Scotland’s Rural College and the University of Edinburgh have announced they are exploring a closer degree of collaboration - a move with the potential to create an influential force in agriculture.
Both parties see enhanced strategic alignment as an opportunity to further develop research education and consultancy. SAC Consulting Division would be a major beneficiary with the enhanced access that it would gain to the latest research across a wider range of disciplines. This represents a vote of confidence in the future of the sector.
SRUC’s Chairman Lord Jamie Lindsay said: “This is a very exciting agreement to further SRUC and the University’s existing relationship that not only has many potential benefits for the Scottish rural economy but could also create a leading force in addressing the complex challenge of feeding a world population that will reach nine billion by 2050.
“The ever-closer collaboration between SRUC and the University in recent years has encouraged the partners to believe that by enhancing our relationship we could, through leading research, education and consultancy activity, make an even greater contribution to addressing the challenges faced by Scottish, British, EU and global agriculture.”
Prof Sir Timothy O’Shea, Principal and Vice Chancellor of the University of Edinburgh said: “We wish to explore this opportunity, as closer alignment would not only enhance the research education and consultancy that is so vital to Scotland’s rural economy, but would also contribute to the global challenges of health, environmental and food security.”
SRUC and its predecessors have worked closely with University of Edinburgh for more than one hundred years. Some of its degree programmes are validated through the University and it is an Accredited Institution of the University.
Most recently, based on the SRUC’s longstanding collaboration with the University’s Roslin Institute, Royal (Dick) School of Veterinary Studies, and Schools of Biological Sciences and Geosciences, the partners submitted a joint submission to an important UK-wide research exercise - the ‘Research Excellence Framework’ - used to assess the value of publicly-funded research. This very positive collaboration led SRUC and the University to believe that there were further exciting opportunities that must be explored.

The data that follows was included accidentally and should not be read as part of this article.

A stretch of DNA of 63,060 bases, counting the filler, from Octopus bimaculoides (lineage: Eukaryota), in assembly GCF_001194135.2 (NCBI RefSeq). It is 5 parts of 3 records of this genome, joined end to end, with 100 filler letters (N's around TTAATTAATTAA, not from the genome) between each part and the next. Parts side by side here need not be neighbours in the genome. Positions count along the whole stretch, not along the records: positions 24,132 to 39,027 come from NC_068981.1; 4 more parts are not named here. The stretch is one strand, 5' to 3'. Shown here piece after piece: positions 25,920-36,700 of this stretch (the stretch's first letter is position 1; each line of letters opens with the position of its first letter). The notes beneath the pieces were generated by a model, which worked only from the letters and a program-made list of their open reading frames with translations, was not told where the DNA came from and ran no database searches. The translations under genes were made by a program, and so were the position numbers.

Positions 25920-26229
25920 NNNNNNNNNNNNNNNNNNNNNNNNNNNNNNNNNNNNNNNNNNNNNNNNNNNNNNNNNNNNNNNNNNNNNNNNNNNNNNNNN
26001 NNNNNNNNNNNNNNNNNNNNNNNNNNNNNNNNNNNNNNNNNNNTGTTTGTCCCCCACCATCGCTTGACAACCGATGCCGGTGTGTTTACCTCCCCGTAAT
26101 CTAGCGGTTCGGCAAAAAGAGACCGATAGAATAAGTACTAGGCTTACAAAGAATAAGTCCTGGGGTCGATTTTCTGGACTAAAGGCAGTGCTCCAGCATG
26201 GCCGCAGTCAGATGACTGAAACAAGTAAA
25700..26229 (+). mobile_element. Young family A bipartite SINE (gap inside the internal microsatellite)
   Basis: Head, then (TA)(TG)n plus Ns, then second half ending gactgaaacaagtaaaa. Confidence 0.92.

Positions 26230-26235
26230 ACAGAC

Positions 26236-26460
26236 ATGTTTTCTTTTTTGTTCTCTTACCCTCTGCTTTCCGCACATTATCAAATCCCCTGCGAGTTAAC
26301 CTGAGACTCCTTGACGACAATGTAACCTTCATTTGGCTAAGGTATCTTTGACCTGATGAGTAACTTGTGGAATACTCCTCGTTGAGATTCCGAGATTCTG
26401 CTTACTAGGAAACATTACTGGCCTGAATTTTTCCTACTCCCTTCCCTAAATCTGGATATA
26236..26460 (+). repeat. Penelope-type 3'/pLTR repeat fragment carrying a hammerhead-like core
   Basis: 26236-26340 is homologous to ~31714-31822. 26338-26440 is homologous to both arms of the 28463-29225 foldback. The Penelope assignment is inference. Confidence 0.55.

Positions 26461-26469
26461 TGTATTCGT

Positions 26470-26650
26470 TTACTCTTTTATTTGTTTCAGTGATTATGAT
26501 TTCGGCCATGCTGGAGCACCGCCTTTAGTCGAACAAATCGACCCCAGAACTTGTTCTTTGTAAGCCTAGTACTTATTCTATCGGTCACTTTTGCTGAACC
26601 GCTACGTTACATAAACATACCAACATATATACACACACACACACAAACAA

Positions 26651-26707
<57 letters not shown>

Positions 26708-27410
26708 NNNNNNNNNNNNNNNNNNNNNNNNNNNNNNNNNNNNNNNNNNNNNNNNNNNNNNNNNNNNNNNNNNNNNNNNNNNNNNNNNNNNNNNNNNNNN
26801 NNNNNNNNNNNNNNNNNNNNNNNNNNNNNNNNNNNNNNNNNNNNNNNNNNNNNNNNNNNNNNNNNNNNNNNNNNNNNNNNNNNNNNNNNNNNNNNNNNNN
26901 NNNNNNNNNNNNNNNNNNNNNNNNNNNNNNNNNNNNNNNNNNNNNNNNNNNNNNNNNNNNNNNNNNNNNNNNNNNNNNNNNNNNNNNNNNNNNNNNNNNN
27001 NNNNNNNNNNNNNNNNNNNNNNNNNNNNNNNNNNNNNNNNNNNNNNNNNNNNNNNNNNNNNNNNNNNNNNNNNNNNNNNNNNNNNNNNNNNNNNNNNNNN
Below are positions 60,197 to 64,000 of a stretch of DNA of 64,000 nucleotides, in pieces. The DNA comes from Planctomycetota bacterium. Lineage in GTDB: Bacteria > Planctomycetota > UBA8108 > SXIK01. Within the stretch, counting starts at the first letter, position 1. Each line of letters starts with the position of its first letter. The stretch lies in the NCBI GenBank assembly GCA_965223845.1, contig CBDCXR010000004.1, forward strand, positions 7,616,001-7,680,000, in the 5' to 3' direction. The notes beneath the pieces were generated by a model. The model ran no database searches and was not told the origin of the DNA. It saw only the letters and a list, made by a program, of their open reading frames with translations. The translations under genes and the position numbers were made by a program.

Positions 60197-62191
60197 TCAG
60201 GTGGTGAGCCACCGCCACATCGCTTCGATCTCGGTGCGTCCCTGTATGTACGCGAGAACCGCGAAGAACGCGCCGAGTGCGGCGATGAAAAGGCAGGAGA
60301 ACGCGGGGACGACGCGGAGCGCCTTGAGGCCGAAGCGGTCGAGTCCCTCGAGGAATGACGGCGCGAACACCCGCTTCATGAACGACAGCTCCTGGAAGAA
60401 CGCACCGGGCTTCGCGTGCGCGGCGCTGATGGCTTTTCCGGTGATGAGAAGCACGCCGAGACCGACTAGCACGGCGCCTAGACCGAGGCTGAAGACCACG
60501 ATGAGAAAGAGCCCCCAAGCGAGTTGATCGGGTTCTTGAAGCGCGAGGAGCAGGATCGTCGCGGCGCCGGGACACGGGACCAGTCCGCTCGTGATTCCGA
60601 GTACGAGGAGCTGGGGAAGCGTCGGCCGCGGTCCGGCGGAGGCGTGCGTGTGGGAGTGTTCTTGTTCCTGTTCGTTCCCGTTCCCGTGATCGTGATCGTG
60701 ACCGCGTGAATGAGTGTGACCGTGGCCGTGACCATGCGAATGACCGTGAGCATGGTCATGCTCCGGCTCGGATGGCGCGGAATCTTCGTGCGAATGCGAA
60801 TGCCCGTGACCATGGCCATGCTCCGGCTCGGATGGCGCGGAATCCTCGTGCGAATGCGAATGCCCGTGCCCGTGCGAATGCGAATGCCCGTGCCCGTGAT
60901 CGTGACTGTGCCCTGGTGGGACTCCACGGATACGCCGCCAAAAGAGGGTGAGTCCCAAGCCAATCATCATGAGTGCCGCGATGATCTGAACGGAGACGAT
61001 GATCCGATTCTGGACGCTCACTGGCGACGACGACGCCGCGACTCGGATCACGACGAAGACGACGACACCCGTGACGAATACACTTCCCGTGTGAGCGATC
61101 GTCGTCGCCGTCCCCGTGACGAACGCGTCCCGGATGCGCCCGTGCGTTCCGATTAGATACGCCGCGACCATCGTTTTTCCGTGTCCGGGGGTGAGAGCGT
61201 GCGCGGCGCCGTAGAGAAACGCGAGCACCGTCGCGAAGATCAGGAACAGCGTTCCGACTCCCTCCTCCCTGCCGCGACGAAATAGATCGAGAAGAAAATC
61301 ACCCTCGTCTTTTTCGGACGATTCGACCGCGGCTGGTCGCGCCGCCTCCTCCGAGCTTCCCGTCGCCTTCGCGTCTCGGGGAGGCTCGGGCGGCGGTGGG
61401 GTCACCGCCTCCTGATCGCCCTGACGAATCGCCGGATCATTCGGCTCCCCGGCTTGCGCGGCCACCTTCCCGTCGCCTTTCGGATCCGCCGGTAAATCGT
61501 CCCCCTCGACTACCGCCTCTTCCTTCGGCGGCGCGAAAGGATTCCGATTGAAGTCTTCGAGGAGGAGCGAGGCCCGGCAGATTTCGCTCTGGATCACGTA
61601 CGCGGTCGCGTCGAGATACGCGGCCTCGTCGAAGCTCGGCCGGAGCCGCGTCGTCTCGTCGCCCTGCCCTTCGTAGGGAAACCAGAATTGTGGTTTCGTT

It is envisaged that SRUC would retain its identity and mission. This would specifically include the complete range of education currently on offer that both SRUC and the University of Edinburgh realise is vital to Scotland’s rural economy.
To SRUC students, clients and customers it would be business as usual, with services and courses uninterrupted, although it is anticipated additional opportunities and benefits would soon become available. Also to benefit would be the other Scottish research institutes*, with which partnerships could be strengthened.
The role of the SAC Consulting Division would be particularly enhanced. Its links with rural industry and communities means it is particularly valued by policy makers who want the lessons learned from the latest research disseminated to those who need them at ground level, helping sustain economic growth.
For learners there would be continued commitment to SRUC’s rural skills “escalator” offering courses from basic skills up to PhD and where students can progress as far as their ability and ambition take them. It would compliment the University’s strengths in veterinary medicine, distance learning and international education but would also concentrate the whole range of sector-relevant learning opportunities currently available in both institutions.
For researchers there are major challenges of food and environmental security and “One Health”, addressing the inextricable link between animal, plant and human health. Research in these fields is increasingly collaborative and the SRUC culture of applied, practical research complements that of the University.